Adolescence is a time of change, and if you’re a parent, a time turmoil on the homefront. Beyond the fluctuating moods and hormones of puberty, though, adolescence is also a time that many teenagers begin to exhibit signs of mental health disorders like depression or anxiety. All of this can create a tense home environment, and as a parent, you may find yourself wondering whether or not your child is just moody or is having more serious struggles. Here’s a brief breakdown to help you distinguish between signs of depression and signs of moodiness.
Common signs of depression
Because a change in demeanor is a key thing to look out for when someone has depression, adolescence can muddy your ability to determine whether or not your teen has depression or is just having a hard time dealing with the other pressures of middle and high school. Thankfully, you can look out for some behaviors and emotions in your teen to catch depression at the onset.
According to the Mayo Clinic, emotional changes that could signal depression include loss of interest in hobbies, an increase in self-criticism and blame, becoming frustrated about life’s minor faults, and having a generally negative outlook on life. Behavioral changes to note in your teen include major changes in sleep patterns, use of alcohol, and other signs of self-harm. Establishing a baseline with your teen through frequent conversations is a valuable approach to parenting that will also help you understand whether or not a change is caused by a normal problem at school or something more serious.
What counts as “moody”?
If you found yourself thinking that many of the aforementioned signs of depression could also be dismissed, you wouldn’t be wrong. Dealing with agitation, feelings of hopelessness, and frustration is a part of everybody’s life, teen or not. Even so, when any of the above behaviors are seen in a persistent fashion, or in conjunction with other warning signs, something more serious than just general moodiness may be at play. Again, speaking with your teen frequently about what’s upsetting him or her is an excellent way to begin to get to the bottom of these kinds of issues. If you witness a sudden outburst at the dinner table, but understand that your teen ended a relationship or did poorly on a big test, you’ll be more likely to correctly classify the outburst as moodiness and nothing else.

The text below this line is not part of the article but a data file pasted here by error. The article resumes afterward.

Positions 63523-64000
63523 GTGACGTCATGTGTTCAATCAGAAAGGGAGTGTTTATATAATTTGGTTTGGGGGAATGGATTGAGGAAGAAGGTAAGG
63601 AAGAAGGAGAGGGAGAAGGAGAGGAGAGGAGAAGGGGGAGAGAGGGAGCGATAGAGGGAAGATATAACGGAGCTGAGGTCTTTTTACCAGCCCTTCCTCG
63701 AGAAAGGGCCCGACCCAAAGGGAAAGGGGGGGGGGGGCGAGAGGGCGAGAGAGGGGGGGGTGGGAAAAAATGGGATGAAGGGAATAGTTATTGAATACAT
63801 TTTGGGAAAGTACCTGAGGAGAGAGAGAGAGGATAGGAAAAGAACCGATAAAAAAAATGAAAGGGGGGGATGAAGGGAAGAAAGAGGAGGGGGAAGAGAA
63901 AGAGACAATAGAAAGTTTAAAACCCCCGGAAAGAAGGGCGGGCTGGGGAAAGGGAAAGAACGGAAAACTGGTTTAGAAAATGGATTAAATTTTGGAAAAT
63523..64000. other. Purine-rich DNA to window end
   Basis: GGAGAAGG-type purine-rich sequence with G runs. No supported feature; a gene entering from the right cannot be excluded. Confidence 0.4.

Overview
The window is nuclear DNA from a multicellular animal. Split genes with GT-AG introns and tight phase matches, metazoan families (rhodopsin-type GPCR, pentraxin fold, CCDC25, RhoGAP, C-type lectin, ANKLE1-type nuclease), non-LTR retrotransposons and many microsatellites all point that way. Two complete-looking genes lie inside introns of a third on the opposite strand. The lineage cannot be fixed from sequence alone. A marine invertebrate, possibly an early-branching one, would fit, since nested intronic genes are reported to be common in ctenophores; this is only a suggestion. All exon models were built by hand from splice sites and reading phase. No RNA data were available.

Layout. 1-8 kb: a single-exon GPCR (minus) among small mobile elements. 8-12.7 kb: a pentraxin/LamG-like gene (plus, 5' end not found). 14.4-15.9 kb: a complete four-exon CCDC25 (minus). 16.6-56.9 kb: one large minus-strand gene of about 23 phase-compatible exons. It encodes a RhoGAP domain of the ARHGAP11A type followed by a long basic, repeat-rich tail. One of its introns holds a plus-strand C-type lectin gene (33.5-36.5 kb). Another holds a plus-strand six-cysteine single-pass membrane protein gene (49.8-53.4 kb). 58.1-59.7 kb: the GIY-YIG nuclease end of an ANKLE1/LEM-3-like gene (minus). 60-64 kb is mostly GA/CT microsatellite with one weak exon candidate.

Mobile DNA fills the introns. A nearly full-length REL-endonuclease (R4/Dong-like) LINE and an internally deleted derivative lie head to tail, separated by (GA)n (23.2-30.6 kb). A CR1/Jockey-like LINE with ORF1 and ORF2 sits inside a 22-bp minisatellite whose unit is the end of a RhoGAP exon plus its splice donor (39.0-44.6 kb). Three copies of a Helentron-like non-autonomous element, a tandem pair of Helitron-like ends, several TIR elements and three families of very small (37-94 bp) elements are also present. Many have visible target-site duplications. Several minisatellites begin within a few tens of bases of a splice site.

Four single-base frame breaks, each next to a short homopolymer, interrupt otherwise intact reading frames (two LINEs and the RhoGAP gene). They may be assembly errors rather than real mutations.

When to get help
Of course, all of this can be confusing and hard to pin down, especially when you’re talking about your child. It can be challenging to form a clear, objective perspective when you’re dealing with the day-to-day struggles of a loved one, and for these reasons, it’s never a bad idea to reach out to a professional to get their opinion. If it turns out that your teen does have depression, plenty of resources can help them create strategies for managing their mental health. Many organizations also have an online presence with plenty of resources to help you seek treatment for your teen, such as http://www.polaristeen.com/, which offers a residential treatment center as well as a blog with articles about the mental health of teenagers.
Parenting teens is full of challenges, but it can also be one of the most rewarding parts of being a parent. In the teenage years, your children are coming into their own, and this can be exciting. But it also requires understanding whether they may be struggling with mental health problems that go beyond the day-to-day stressors of being a teen. Know what signs to recognize as warnings of depression, and talk with your child often, so that you can bring in professional help if and when it’s needed.